Until 1891, travel between Charleston’s south side and the downtown area was accomplished by a ferry ride across the Kanawha River. A map from 1850 has two ferry docks located in downtown Charleston. One was Davidson’s Ferry, located near the mouth of the Elk River, and the other, Goshorn’s Ferry, crossed the Kanawha River at Court Street. The ferries were privately owned but licensed through the government as an essential public service.

The first South Side Bridge, named at the time the Kanawha River Bridge, was built in 1891 primarily to give quick, easy access to the Chesapeake & Ohio railway depot. It was the first bridge to cross the Kanawha River in Charleston. The addition of the bridge saw an uptick in the development of the South Hills area. After 45 years of service, the bridge was condemned and dropped into the river in 1936.

The present South Side Bridge was opened in 1936, extending from Dickenson Street south across the Kanawha River, branching onto Bridge Road to the west, Louden Heights to the east, and the exit ramp to MacCorkle Avenue deposits travels at the C&O Depot. The bridge allows both vehicular and pedestrian traffic to cross a roadway, a waterway, and railroad tracks.

The bridge was built with funds from the Works Progress Administration. Designed and constructed by Wisconsin Bridge & Iron Company of Milwaukee, Wisconsin, it is 1,148 feet in length built in the open truss design. The largest span is 420 feet and has a vertical clearance of 15.2 feet. Also called the Dickenson Street Bridge, it carries over 20,000 vehicles daily.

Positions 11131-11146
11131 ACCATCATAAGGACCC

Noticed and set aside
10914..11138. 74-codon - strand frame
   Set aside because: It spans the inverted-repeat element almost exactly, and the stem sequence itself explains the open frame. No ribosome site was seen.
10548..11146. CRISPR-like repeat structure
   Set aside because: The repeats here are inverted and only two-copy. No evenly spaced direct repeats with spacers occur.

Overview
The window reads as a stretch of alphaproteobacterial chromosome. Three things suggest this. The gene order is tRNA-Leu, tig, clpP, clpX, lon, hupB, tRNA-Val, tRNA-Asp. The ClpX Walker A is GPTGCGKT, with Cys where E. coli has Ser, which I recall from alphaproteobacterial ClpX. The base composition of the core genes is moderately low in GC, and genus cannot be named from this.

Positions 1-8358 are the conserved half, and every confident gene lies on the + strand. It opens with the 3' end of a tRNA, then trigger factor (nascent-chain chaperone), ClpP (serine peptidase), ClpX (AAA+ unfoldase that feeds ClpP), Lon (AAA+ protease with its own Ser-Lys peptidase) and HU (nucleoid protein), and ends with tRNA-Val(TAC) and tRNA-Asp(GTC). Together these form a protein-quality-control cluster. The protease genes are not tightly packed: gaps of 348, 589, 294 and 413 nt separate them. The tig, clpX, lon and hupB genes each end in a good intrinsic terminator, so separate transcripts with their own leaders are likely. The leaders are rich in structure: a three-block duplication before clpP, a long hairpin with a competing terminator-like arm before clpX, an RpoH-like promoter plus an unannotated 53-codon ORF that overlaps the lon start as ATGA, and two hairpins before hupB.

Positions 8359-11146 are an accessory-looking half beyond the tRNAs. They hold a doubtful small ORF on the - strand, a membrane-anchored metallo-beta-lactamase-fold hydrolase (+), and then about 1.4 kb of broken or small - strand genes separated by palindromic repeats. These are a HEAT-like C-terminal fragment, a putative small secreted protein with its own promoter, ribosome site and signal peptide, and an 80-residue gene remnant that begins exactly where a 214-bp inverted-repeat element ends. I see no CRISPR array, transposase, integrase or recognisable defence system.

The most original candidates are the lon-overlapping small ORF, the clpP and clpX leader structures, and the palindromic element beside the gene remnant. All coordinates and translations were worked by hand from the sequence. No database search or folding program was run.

Aside from the basic purpose of any bridge, it has served in other capacities as well. Fireworks over the city are often watched from the span, allowing the crowd an unobstructed view of the light show above and the shimmering reflection in the river below. The Charleston Distance Run athletes have been crossing the span since 1973, signaling the beginning of their grueling assent through South Hills.

Perhaps the most famous story connected with the South Side Bridge features one of West Virginia’s most famous native sons. In 1948, Chuck Yeager, the first person to break the sound barrier, flew a Lockheed F-80 Shooting Star between the South Side Bridge and the Kanawha River. Many stories abound about this stunt, including a former military friend and Charleston attorney, requesting him to fly under the bridge as a treat to the regatta attendees. It has been said, incorrectly, that he flew under the South Side Bridge then continued on down the river, also flying under the Florida Street train bridge and the Patrick Street Bridge as well. Here is the story in the words of General Chuck Yeager:

“I had been visiting my parents in Hamlin, WV. Mom made some great cornbread. My Dad drove me to the airport. I say goodbye, fire up, and take off.

After I take off, I see the beautiful golden West Virginia Capitol dome and fly around it. Just then, and only then, and not before, I notice the bridge and decide to fly under it.

As I come out the other side, I see a lot of boats. A regatta. People are scattering, diving every which way to get out of the way. I pull up long before there is any serious trouble and head back to Wright Field in Ohio….Fast!”

The South Side Bridge was rehabilitated in 1990. It is eligible for the National Register of Historic Places.

Next month, Looking Back visits Morris Harvey College, now the University of Charleston.

CH&L is excited to announce M. Lynne Squires’ new book ‘Looking Back at Charleston’ will be launched in October at the WV Book Festival, and available on Amazon.

Email your responses about the South Side Bridge, or requests for locations you’d like Looking Back to visit to thewriter@mlynne.com.